A VIEW FROM THE BENCH- Why it’s better to mediate than litigate!

As a Family Court Judge I wondered every day why litigants gave away their power to lawyers and judges.

           So often there is no real conflict. That is, no domestic violence, no addictive behaviors and no reason why two parents can’t co-parent their children. And yet I would have parents and their lawyers battling over the title of “primary custodian”; setting a trial, and engaging in endless discovery to find some little piece of evidence that will be the “aha” moment at trial.

The end result is that no one wins. Whatever the ruling, the level of acrimony created by litigation has destroyed any chance of a peaceful relationship of co-parenting where the litigants (by that I mean the parents) work together in the best interests of their children.

judges gavelWhen blood has been left on the floor of the courtroom by the lawyers at the request of their clients, there is no delete or reset button. There is no blue circular arrow to redo what has been done. Parents are left with the words that were uttered hanging in the air. Behavior between the parents that may have been ignored, or even forgiven during the relationship is dragged out for the judge. Wounds may have scabbed over. They may have even healed. But lawyers are engaged to crack them wide open to win.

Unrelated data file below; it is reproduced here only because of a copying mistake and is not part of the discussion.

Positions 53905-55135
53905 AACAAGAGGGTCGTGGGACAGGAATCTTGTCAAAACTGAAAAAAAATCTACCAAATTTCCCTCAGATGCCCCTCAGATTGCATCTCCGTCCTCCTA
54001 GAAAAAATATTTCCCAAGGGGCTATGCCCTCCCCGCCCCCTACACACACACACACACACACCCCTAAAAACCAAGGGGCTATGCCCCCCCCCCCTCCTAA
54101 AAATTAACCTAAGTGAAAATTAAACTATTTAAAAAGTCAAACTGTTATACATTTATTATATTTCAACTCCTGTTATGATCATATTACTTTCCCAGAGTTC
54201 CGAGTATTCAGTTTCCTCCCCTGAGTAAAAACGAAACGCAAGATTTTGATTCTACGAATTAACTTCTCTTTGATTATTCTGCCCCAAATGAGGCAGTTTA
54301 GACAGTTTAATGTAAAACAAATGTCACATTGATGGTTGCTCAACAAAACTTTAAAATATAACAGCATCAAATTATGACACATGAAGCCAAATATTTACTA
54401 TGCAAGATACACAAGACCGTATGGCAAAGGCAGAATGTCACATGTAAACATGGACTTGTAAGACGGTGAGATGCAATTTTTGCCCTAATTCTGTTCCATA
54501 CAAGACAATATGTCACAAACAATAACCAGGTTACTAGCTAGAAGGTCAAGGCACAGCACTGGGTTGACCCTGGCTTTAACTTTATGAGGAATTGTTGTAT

The judge is not impressed with hearing about conduct that was apparently forgiven or overlooked within the relationship if it was not criminal or harmful to the children. Nor does it impact the Court to hear about unfaithfulness, when the relationship continued after discovery of the infidelity.

The Court is however, perplexed at how two parents can fail to see how much better off they would have been mediating a resolution to their custody issues.

In my post-judicial career I gain great satisfaction in assisting parents in mediating their divorce and custody cases. Their demeanor at the end of a successful mediation is typically touched with grace and kindness, each one leaving with their dignity intact.

Gayle Nathan brings twenty-six years of experience including fours years as a Family Court Judge to every case she handles, whether it’s a mediation or arbitration.

This entry was posted in Alternative Dispute Resolution. Bookmark the permalink.